CBE – Production

Vasant Nagargoje joined Concentric as Senior Manager Process Engineering at our manufacturing operation in Pune, India, in 2011. He quickly learned the ins and outs of the business and applied his expertise in Total Productive Maintenance (TPM) and lean manufacturing practices in a variety of ways that have improved efficiency and significantly reduced both energy consumption and waste across the organisation.
Interview with Vasant Nagargoje, Senior Manager Process Engineering for Concentric, India.
Vasant Nagargoje
Vasant Nagargoje

"My goal is to satisfy the customer on time, in full, every time,” he explains. “At the same time, I want to make sure that I am doing so at the lowest possible cost with minimal waste. As a result, my team and I are always on the lookout for opportunities to eliminate waste in all aspects of our work."

The team in Pune, made up of 15 salaried employees and 125 associate level machine operators, have been open to his ideas and quick to come with suggestions of their own. "They are very enthusiastic and interested in innovation, always looking for ways to do things better," he says.

According to Vasant, sustainable working practices go hand in hand with a Total Productive Maintenance approach. "Our guiding principle is 'What I produce should be right the first time.' With TPM, our goal is to achieve a working environment with zero breakdowns, zero accidents and zero defects," he explains.

Employee engagement

An important part of the TPM approach has been the formation of TPM circles. "The circles are made up of machine operators who meet for 10 minutes every day to discuss ideas about how to work more effectively and sustainably." Vasant says. "We have also provided the machine operators with a daily preventive maintenance checklist so that they are on the lookout for leakage of oil or air from their machines."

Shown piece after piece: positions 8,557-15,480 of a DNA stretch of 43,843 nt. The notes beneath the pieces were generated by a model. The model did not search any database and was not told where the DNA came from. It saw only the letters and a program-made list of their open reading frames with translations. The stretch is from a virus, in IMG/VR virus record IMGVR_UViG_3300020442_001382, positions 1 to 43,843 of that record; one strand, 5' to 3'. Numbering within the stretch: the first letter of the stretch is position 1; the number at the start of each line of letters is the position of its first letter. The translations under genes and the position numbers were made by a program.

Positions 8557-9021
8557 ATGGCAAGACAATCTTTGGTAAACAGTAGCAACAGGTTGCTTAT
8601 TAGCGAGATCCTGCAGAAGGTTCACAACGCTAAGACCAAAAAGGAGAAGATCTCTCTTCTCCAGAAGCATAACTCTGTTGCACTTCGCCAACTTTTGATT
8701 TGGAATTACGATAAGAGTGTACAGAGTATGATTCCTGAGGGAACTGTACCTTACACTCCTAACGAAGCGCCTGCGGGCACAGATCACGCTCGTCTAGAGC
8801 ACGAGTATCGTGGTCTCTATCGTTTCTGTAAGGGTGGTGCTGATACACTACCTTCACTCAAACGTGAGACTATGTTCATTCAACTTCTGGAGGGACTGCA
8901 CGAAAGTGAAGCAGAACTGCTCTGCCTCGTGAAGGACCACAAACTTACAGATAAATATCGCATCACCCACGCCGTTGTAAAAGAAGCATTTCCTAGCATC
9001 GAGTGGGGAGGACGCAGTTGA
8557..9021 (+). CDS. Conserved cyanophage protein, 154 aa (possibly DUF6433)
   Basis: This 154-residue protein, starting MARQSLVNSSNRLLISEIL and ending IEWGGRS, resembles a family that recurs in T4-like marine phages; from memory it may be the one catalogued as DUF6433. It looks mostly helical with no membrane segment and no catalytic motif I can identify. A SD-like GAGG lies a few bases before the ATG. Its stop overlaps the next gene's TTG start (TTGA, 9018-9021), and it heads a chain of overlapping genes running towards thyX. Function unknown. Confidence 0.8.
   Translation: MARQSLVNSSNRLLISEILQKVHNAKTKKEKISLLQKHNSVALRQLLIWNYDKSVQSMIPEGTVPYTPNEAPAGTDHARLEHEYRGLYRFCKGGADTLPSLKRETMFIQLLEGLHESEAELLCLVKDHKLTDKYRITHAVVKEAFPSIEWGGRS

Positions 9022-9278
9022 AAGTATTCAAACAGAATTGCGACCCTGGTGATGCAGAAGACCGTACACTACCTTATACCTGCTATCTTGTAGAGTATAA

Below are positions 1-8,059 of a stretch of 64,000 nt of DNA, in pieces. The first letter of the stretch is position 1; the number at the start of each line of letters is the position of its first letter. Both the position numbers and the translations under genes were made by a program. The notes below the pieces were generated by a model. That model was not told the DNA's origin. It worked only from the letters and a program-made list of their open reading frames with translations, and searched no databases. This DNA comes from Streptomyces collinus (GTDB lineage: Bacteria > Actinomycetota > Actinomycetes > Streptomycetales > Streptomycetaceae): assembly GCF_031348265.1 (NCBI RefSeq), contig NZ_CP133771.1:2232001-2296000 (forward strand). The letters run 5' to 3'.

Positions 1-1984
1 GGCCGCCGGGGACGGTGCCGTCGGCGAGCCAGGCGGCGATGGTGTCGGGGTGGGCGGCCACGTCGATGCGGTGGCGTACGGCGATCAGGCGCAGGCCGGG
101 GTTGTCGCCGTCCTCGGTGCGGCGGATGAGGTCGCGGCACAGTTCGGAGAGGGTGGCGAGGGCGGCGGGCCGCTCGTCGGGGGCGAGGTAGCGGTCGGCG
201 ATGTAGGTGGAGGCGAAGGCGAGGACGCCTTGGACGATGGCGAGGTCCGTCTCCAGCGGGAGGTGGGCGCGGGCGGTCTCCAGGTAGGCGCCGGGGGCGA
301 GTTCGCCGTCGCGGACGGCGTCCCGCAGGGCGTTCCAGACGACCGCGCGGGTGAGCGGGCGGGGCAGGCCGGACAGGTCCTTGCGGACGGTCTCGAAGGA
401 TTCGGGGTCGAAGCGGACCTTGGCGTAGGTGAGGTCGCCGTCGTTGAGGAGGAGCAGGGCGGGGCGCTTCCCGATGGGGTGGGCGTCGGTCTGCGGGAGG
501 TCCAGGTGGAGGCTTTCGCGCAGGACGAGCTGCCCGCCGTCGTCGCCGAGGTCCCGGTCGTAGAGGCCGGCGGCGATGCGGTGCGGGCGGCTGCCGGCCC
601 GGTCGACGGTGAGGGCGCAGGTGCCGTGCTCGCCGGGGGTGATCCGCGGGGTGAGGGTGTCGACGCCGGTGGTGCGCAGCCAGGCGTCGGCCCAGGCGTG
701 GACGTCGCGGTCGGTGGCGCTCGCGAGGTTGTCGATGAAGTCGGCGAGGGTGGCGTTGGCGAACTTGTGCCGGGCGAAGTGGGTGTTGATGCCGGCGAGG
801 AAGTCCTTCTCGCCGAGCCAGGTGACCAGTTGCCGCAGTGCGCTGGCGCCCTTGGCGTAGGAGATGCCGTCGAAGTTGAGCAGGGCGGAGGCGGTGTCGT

Further, Vasant has instituted monthly Kaizen competitions in which all employees are encouraged to submit ideas for continuous improvement. "If your idea is adopted, you are recognised with a formal certificate and a financial incentive, as well as seeing your idea put into practice," Vasant explains.

One example of how the TPM approach is contributing to sustainability is how the Process Engineering team has been working to reduce the amounts of oil and coolant used in the processes they run. They have started filtering and reconditioning as much as possible, which reduces both costs and the negative environmental impact of waste disposal.

Energy-saving initiatives

In terms of energy efficiency, Vasant and his team have made improvements in several areas. "We have replaced the air ventilators on the roof with ones that do not require energy to run, which has both improved air quality and flow in the factory and substantially reduced energy costs. We are also in the process of installing more efficient air compressors. The introduction of Variable Frequency Drive means that they will consume much less energy," he says. "Also, in March 2015, we changed the shop floor lighting from Sodium Vapour Lamps to LED lamps which is better for our workers, makes the quality inspection process easier and reduces energy consumption and costs."